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From Aug 2006 - Nov 2013 WeDig provided a live forum for diggers & fans of Vindolanda. It has now been mothballed and will be maintained as a live archive.

Here you will find preserved 7 years of conversation, photos, & knowledge about a site many people love. Vindolanda gets under the skin. (Figuratively and literally as a volunteer excavator!) It's a place you remember, filled with people you remember!

Thanks for 7 great years!

How significant is the new altar?
I've been reading the press releases, etc. And it strikes me that the shrine found at the end of June is unique -- that nowhere else has a shrine been found within the walls of a fort.

Is that accurate? If so, that's pretty incredible.

If this was the 4th Century when it was set up, maybe I could see it. I mean, the vicus seems to have moved inside the walls by then, so why not the religious places too. But from the press releases, it sounds like the cult of Dolichenus had died out by the 4th C. So the altar was almost certainly made in the 3rd -- an apparently "safe & secure" time in which the vicus & other temples spread out far from the protection of the fort walls.

Anyway, it's cool enough to have a new altar & confirmation of another commanding officer's name for Vindolanda. But is this thing really yet again rewriting the map of what we know about Roman military practice as a whole?

And again, I missed it by one day.

Amazing find unearthed at Vindolanda
originally appearing at: http://haltwhistle.journallive.co.uk/2009/07/amazing-find-unearthed-at-vind.html

A massive altar to an eastern god has been discovered on the Northumbrian Roman frontier.

The altar has been unearthed at shrine discovered during current excavations at Vindolanda Roman fort. Unusually, the shrine is inside the fort, with the altar dedicated to Jupiter of Doliche, whose cult centre was in modern southern Turkey.

The altar inscription reads: "To Jupiter Best and Greatest of Doliche, Sulpicius Pudens, prefect of the Fourth Cohort of Gauls, fulfilled his vow gladly and deservedly." Sulpicius Pudens was the commanding officer of the of the regiment, which originated from modern-day France, and was based at Vindolanda in the Third Century. Vindolanda director of excavations Andrew Birley said: "What should have been part of a rampart near to the north gate of the fort has turned out to be an amazing religious shrine."

The altar shows the god standing on a bull, holding an axe and a thunderbolt, and is estimated to weigh 1.5 tonnes. The other side depicts a jar and a shallow dish.

Mr Birley said: "Major altars like this are very rare finds and to discover such a shrine inside the fort is highly unusual. The shrine also has evidence of animal sacrifice and possible religious feasting. It all adds to the excitement of the excavations and is a once-in-a-lifetime experience for most excavators."

Prof Anthony Birley, chairman of the Vindolanda Trust, said that Sulpicius Pudens was 'surely' the same man who was named as commander of the Fourth Gauls on another altar, found in 1949 reused in a medieval tower of Staward Pele, four miles from Vindolanda. He said the god was originally an ancient weather deity but later "the cult took off and spread all over the empire, in frontier provinces, being favoured by officers and men of the Roman army."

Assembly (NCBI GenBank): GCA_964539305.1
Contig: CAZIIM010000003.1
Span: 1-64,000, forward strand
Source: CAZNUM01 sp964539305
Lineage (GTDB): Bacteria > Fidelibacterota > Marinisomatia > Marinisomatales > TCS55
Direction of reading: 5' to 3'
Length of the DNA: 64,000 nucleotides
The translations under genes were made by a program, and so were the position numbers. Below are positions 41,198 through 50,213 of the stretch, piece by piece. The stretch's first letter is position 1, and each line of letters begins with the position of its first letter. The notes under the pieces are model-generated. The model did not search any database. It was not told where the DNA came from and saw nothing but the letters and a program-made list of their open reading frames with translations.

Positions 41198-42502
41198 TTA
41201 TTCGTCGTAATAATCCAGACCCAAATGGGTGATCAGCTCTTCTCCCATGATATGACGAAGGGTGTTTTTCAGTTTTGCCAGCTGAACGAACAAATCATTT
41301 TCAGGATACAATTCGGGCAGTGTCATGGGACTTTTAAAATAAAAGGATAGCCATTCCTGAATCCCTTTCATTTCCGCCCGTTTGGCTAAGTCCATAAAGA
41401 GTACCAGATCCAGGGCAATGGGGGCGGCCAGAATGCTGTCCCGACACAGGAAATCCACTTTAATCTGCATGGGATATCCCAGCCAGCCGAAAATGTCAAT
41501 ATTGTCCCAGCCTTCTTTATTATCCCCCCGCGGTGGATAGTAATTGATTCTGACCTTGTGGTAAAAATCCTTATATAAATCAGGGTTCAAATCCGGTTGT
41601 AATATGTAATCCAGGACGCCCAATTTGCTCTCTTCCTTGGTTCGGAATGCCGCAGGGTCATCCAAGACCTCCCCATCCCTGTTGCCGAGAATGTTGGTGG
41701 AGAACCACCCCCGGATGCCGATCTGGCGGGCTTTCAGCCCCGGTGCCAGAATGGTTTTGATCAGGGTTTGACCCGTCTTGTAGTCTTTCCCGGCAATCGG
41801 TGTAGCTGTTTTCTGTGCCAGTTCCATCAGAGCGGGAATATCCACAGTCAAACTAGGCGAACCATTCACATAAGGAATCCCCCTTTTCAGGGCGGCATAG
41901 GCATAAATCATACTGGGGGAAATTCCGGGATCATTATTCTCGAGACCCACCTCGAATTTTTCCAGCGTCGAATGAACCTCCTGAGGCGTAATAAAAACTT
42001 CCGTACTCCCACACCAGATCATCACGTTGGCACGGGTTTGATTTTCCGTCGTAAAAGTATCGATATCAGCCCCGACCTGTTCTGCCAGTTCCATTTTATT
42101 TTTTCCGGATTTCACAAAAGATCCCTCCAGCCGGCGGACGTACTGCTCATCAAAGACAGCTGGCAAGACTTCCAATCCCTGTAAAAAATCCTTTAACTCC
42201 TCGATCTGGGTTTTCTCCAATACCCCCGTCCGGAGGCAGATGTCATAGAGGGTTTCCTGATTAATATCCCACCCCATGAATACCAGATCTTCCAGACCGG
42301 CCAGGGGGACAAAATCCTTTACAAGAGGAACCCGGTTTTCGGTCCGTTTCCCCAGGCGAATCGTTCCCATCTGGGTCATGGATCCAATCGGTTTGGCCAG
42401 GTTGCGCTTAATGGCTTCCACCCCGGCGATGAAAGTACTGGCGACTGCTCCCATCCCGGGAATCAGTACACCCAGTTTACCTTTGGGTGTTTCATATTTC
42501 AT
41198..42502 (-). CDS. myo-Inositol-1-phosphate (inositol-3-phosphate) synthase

Patricia Birley, director of the Vindolanda Trust, said alters were often dedicated to gods as thanks for granting requests and wishes. "Perhaps what the prefect had asked for had come to pass and he fulfilled his vow by paying out for this expensive stone," she said. "It would have cost him a bob or two." The shrine has also given up the bottom half of a second altar, dedicated by a prefect of the Second Cohort of Nervians, who came from what is now the French-Belgian border area.

After serving at Vindolanda, they transferred to Whitley Castle fort in the South Tyne Valley. The fort, known as Epiacum to the Romans, has seven layers of defences in the form of ditches and banks - one of only three sites in the country to have such a complex system. It is just off the Pennine Way and on the Maiden Way, which linked Whitley Castle with Carvoran fort on Hadrian's Wall and, in the opposite direction, Kirby Thore fort near Appleby in Cumbria. It is believed that the main purpose of the fort was to control the lead mining on Alston Moor.

New Digger's Guide section: "A Bag of 'Typical' Finds"
Hey again all. On my too-brief recent trip, I got a chance to wash a bag of pottery from Andy's 4th C levels. The spread was so neat, it seemed like a good source for a new Digger's Guide section. Anyone interested, please have a look: http://s9.zetaboards.com/We_Dig_Vindolanda/pages/typical_finds/

Always dangerous to call -anything- typical at Vindolanda. But it seemed like there could be some real value to a new digger in getting some first clue about what's lurking in the ground. Beyond the sensational-but-rare museum-worthy finds! Any comments, suggestions, thoughts most appreciated, as always.

Also, a new random white box has started appearing on the top of my screen on all my WeDig pages. If anyone else is seeing it, or strange ads, or whatever -- please let me know. I've just re-upped my ad removal for the site, but I want to make sure that it's working.

- Harry

How to start a bar brawl